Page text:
What can be considered a new classic? Writers like John Green and Stephan King boast quite a large fan base (and literary output), but will they go down in history? Does fame equate to immortalization in literature? After all, many writers were unbeknownst while they lived, but others (such as Shakespeare) received wide fame amid their careers. Whose work can be considered literary? Are they losing ground in the shadow of these modern, famed "genre writers"?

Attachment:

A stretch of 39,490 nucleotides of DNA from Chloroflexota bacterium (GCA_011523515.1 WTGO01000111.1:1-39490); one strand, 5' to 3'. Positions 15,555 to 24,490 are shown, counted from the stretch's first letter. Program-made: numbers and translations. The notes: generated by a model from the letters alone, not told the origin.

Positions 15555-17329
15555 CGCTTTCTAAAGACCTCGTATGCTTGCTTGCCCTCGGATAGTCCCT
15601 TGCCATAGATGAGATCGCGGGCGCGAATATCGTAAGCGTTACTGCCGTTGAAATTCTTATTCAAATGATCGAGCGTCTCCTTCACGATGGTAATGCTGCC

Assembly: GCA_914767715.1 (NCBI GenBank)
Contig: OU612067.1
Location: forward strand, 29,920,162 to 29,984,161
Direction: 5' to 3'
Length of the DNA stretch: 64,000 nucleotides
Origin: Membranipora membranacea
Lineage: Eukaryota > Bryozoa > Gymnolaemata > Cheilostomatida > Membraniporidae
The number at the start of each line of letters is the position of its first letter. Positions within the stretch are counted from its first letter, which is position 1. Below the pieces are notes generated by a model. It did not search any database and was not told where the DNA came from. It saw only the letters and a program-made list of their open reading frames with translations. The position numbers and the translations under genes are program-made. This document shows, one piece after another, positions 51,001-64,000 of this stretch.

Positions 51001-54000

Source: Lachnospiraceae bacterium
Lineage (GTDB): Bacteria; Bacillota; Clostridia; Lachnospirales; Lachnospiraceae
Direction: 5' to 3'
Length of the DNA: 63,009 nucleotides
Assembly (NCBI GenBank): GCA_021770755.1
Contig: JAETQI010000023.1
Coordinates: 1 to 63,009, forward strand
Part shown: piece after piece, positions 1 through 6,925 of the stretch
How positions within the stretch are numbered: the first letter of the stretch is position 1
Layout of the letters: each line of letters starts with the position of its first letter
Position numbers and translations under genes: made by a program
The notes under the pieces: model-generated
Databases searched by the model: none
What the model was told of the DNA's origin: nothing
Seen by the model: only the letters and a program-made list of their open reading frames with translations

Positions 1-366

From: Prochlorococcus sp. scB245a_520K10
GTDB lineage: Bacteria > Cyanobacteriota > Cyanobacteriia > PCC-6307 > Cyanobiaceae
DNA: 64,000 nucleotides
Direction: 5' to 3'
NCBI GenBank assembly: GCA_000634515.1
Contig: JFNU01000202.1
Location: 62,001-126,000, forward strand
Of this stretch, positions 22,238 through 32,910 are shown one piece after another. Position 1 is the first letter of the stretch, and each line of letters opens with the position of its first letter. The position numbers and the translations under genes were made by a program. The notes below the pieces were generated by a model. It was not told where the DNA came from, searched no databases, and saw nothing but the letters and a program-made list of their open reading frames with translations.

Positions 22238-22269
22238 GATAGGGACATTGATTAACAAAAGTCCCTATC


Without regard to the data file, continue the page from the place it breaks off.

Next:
Genre shouldn't matter re: enduring quality of a piece of literature.It's a little risible to suggest the likes of Shakespeare might be losing ground in the shadow of John Green!Fame doesn't equate to immortality in history, but obscurity tends to mean you're not even in the mix for future consideration.One of the biggest problems nowadays is the general disconnect with "things past", losing touch with history i.e. self-censoring art and literature and creative content based on its date of creation. It not only makes it harder to source new classics but means - for most - the canon of older classics is shrinking. Contemporary fame matters but originality and lineage and breadth of vision should matter more.Also there's a growing parochialism, especially in the Anglosphere - facilitated in part by the net and social media bringing together 'communities' in large enough numbers so they satisfy the 'interaction' instinct most of us possess. If people don't feel the need to step outside their echo chambers, their horizons narrow and their creative output follows suit, eventually becoming mere placebo. All this is a path of least resistance and any book worthy of "new classic" should either transcend this reductionism by scope or scale; or burst the bubble of whatever tribal boundaries might seem to appropriate or contain it.John Green is a sweet guy with a nice turn of phrase but none of his novels yet will be "classics" except maybe for future social historians; and not for the literary merit of the books themselves. Stephen King is different. He's a Balzac type: quantity over quality to such an extent the sheer quantity actually becomes a quality. – magisterludi2 years ago